Oklahoma Stories

The Weather Watchers

By Mary Logan Wolf April 2017

Rural weather volunteers add value to state and national weather reporting

Attention weather geeks, storm chasers, rain dancers, and others with their heads in the clouds: There’s a little known project called the Community Collaborative Rain Hail and Snow Network (CoCoRaHS)—and they need you. No experience necessary. 

Born from fatality-causing flash floods in Colorado in 1997, CoCoRaHS is essentially a network of 10,000 volunteers across the country who post observations of weather conditions from their own backyards to the organization’s website. 

“No fancy equipment or training is necessary, just a willingness to contribute and a working internet connection,” says Cindy Morgan Lutrell, statewide coordinator of CoCoRaHS. She’s also manager of network monitoring and data quality for Mesonet, whose broad umbrella of weather data collection includes CoCoRaHS. It is Lutrell’s job to monitor reports contributed by 180 Oklahoma volunteers located in 59 counties. Ideally, volunteers submit their observations daily, but “whatever they are able to do we are happy to take,” she says. 

While parts of the state are well represented—namely Norman, Oklahoma City and Tulsa—Lutrell says rural areas need more active, on-the-ground observers to ensure the most accurate data collection possible. Mesonet automated data stations exist in each county, but the stations can be 30 to 50 miles apart, she explains. Weather radar, while extremely valuable, is rarely accurate to the inch.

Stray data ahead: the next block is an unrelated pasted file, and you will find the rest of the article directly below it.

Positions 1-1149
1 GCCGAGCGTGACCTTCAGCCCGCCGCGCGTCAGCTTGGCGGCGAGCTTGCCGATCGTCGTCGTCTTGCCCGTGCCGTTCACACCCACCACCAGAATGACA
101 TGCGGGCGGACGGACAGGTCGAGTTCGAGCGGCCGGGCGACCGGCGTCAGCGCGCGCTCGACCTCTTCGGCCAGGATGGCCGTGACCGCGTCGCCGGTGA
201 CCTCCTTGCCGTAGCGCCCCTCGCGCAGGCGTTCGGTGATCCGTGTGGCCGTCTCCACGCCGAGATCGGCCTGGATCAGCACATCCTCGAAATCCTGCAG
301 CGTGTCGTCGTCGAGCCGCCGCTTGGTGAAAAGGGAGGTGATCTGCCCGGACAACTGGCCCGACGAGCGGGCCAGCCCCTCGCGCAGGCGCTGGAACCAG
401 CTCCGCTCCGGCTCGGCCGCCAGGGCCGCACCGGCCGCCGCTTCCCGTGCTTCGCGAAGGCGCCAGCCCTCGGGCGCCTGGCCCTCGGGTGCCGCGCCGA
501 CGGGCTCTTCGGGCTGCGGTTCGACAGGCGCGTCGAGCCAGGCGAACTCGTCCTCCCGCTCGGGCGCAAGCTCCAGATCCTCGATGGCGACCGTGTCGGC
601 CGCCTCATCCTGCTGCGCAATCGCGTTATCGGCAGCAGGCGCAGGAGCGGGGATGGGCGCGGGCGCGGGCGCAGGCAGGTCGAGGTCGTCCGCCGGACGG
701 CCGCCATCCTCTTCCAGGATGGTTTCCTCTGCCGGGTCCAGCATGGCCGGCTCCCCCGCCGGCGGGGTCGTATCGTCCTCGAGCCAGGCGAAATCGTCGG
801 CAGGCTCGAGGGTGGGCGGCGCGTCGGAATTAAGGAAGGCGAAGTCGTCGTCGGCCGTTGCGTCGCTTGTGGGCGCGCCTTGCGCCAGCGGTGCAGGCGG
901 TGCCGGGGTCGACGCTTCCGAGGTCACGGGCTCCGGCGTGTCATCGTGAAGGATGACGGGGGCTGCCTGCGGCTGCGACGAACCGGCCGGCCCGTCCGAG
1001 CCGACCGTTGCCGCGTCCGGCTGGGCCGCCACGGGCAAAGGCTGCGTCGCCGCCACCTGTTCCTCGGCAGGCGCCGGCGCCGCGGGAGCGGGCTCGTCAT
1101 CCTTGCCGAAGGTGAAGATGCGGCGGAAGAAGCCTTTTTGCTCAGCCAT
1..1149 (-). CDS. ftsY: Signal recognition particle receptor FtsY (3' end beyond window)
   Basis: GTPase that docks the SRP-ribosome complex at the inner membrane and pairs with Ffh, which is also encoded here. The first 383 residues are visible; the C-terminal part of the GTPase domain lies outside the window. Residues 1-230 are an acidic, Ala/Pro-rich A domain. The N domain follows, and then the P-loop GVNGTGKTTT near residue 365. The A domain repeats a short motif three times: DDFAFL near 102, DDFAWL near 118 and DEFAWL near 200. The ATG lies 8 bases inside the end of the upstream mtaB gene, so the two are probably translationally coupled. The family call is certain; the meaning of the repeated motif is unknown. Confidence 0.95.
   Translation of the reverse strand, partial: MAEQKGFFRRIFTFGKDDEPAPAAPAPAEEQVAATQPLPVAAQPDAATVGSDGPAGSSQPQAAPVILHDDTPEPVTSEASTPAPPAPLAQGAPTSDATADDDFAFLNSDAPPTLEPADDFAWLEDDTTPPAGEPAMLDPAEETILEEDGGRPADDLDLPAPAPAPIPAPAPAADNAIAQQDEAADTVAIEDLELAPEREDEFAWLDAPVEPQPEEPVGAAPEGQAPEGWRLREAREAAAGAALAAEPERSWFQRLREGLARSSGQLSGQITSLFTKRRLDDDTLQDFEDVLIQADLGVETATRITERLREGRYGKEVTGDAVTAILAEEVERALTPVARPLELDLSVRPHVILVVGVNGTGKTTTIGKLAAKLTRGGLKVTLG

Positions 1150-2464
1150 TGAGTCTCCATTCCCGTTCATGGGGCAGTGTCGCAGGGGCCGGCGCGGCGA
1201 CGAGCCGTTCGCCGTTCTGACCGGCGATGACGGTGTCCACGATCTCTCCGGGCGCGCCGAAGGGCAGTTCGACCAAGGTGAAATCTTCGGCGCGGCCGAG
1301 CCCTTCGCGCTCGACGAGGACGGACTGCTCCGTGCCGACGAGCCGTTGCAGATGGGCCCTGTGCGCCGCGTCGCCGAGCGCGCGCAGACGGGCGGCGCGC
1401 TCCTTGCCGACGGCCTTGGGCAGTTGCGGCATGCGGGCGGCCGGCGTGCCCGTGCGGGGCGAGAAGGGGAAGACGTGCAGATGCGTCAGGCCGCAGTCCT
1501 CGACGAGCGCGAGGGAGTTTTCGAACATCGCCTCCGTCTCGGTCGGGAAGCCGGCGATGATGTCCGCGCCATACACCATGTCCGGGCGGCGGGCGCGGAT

“Observers with old fashioned rain gauges help us fill in these gaps,” Lutrell says. “The National Weather Service, which is a huge user of this network, is able to marry the manual reports with radar and satellite data and fine tune it.”

Volunteers submit daily precipitation reports and weekly or monthly condition monitoring reports using forms available on the CoCoRaHS website. Both provide space for comments and general observations of weather effects. Volunteers experiencing toad-strangling rains or heavy snow are urged to report it using the significant weather report form.

“This goes immediately to the National Weather Service so they can issue flood warnings based on these reports,” Lutrell adds.

For meteorologists, reports from CoCoRaHS allow them to incorporate the all-important human impact of weather into their broadcasts.

“Automated weather stations can’t tell us if the alfalfa died, if ponds went dry or there are no seeds,” she points out.

The after-the-fact information is free and is useful across many different industries. Over time, the data will provide a comprehensive, wide-angle view of state weather patterns.  

“We improve our data archives of what falls across the state in terms of precipitation, and this knowledge makes people more aware of their water resources so they can better manage them,” Lutrell says.